Assembly Speaker Vincent Prieto dug in his heels Thursday morning and said he won’t negotiate on a bill that would restructure the state’s largest health insurer, Horizon Blue Cross Blue Shield, as part of a broader deal on the state budget.
It’s the last day of legislative business before the summer break, and the Assembly and Senate are both scheduled to vote on a new state budget, which is due on Saturday at the start of the new fiscal year. With a budget deadline looming and some Democrats plotting his ouster, Prieto (D-Hudson) doubled down on his pledge to not post a Horizon bill for a vote in the Assembly.
Gov. Chris Christie has urged lawmakers to pass a bill that would let the state raid the insurer’s $2.4 billion reserve fund after he leaves office. Christie wants the state to take roughly $300 million a year from the not-for-profit company to fund drug treatment programs.
The state Senate Budget and Appropriations Committee approved a similar Horizon bill on Monday, sponsored by Sen. Joe Vitale (D-Middlesex). The bill has been fast-tracked this week and is up for a vote in the full Senate on Thursday.
Democrats say Christie has agreed to sign off an extra $125 million they added for schools in the new $34.7 billion state budget, on the condition that they give him a Horizon bill and another, non-controversial piece of legislation.
Prieto has refused to post the Horizon bill in his house, and there has been talk among Democrats of withholding the votes to pass the state budget unless he caves. Other options under discussion include rounding up Republicans to muster the 60 votes needed to override Prieto and force a vote on the Horizon bill, or gathering 41 votes to oust Prieto from the speakership.
The prospect of these nuclear options didn’t change Prieto’s position.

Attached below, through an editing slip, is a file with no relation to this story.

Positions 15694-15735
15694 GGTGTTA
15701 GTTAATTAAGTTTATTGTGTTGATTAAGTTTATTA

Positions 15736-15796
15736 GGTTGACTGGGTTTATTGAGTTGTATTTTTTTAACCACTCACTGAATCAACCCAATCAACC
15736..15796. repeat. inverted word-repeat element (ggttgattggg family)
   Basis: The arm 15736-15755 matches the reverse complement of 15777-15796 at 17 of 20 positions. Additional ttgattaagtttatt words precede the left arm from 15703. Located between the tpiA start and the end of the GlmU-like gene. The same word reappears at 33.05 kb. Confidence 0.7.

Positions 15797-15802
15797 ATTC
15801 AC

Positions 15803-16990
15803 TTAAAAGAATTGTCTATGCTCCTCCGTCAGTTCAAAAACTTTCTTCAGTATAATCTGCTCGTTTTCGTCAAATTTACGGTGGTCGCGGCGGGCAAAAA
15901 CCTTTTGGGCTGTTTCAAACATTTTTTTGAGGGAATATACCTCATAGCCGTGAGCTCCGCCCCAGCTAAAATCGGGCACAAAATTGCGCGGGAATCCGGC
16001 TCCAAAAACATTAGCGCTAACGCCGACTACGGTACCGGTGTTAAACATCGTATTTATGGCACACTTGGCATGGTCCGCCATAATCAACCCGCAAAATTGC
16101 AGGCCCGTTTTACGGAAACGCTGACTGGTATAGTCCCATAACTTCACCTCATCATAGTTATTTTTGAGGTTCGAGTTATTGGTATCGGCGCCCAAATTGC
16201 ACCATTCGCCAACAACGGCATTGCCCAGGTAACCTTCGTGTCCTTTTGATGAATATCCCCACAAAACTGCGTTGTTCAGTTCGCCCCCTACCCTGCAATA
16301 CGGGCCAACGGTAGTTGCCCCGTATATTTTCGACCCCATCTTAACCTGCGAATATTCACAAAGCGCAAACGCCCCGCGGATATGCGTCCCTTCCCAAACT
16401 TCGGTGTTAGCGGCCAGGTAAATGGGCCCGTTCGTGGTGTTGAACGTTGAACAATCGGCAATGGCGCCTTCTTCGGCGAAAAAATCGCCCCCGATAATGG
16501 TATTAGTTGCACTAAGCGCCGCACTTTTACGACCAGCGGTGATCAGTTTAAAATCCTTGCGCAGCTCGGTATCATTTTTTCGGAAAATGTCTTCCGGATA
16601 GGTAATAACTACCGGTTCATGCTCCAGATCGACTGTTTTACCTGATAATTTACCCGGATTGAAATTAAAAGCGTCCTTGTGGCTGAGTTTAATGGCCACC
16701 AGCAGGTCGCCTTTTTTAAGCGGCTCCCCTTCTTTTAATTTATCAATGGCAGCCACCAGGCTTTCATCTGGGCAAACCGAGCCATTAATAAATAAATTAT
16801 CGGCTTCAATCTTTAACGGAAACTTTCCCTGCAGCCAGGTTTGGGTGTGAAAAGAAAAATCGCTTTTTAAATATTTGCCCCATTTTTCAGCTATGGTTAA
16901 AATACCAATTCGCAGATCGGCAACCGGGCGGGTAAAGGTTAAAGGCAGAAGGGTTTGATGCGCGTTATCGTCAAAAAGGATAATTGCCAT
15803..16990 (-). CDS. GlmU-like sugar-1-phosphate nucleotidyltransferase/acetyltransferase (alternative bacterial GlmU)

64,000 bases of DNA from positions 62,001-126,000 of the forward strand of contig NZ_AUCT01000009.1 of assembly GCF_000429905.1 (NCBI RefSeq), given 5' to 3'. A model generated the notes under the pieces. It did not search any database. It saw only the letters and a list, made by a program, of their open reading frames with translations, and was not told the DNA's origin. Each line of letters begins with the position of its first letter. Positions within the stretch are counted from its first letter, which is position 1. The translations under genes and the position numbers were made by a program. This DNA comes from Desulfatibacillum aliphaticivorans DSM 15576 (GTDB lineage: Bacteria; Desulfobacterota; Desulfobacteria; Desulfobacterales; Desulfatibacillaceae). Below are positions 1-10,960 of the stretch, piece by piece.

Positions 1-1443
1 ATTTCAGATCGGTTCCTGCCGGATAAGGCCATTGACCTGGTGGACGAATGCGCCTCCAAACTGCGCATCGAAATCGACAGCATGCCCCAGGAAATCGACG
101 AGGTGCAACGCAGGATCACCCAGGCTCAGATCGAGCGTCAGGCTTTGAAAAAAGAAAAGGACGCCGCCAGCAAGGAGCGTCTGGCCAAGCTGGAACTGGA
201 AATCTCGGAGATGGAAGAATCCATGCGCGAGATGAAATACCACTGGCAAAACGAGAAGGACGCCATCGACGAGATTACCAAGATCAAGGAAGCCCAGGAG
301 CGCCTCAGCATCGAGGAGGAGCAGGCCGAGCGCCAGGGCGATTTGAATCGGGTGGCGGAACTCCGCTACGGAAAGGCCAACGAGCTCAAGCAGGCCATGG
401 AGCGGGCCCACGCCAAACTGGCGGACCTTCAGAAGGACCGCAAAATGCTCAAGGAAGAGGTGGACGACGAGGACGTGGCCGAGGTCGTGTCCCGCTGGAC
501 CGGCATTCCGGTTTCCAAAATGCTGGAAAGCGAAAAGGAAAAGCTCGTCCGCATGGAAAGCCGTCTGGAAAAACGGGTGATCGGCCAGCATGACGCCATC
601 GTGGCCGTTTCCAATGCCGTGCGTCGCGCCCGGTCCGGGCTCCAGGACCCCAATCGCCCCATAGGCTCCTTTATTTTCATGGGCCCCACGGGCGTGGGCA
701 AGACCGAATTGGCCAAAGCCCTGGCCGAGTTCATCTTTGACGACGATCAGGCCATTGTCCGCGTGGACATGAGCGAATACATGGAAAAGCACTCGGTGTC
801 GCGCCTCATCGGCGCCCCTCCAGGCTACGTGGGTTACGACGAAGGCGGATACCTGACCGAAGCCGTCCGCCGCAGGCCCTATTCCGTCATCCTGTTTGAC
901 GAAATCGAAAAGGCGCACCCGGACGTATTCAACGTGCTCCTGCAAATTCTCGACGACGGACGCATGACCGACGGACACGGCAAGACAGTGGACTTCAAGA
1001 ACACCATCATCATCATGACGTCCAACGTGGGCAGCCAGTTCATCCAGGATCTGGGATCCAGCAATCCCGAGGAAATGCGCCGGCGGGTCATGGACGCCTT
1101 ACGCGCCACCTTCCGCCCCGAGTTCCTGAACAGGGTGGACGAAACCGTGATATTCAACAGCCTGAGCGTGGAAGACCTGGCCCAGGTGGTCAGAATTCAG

“To be clear — the budget bill has nothing to do with the reworking the state’s largest health insurer in four days, for no apparent reason, during a time when Trumpcare threatens millions of Americans,” Prieto said in a statement Thursday morning. “The Horizon bill is an unfair Christie tax on the insurer’s 3.8 million policyholders. I will not negotiate on that bill as part of the budget process.”
He added that he will post the budget bill and expects Democrats to vote it out of the Assembly. Prieto pressured his colleagues to vote for the budget despite the threat of Christie using his line-item veto to cut nearly $320 million in Democratic spending priorities if he doesn’t get a Horizon bill.
“This budget bill is going up for a vote today,” Prieto said. “Those who support this budget will not be responsible for a state government shutdown. …
“Any member who does not vote for this budget will be hurting working families, and if they want to shut down state government, they will be responsible for putting thousands of New Jerseyans out of work and closing vital programs and assets such as state parks, motor vehicle agencies, general assistance and unemployment offices.”
Democrats on the other side of the issue say that it is precisely for those same reasons — avoiding a government shutdown and securing spending for a host of Democratic priorities — that Prieto should post the Horizon bill and prevent Christie from taking an ax to the budget.
Vitale’s Horizon bill would make broad changes to Horizon’s finances and governance. It would force Horizon to spend down its reserves if the state deemed its surplus to be “inefficient,” or excessive. It would also make three of Horizon’s 15 board members elected by subscribers, rather than appointed by the company.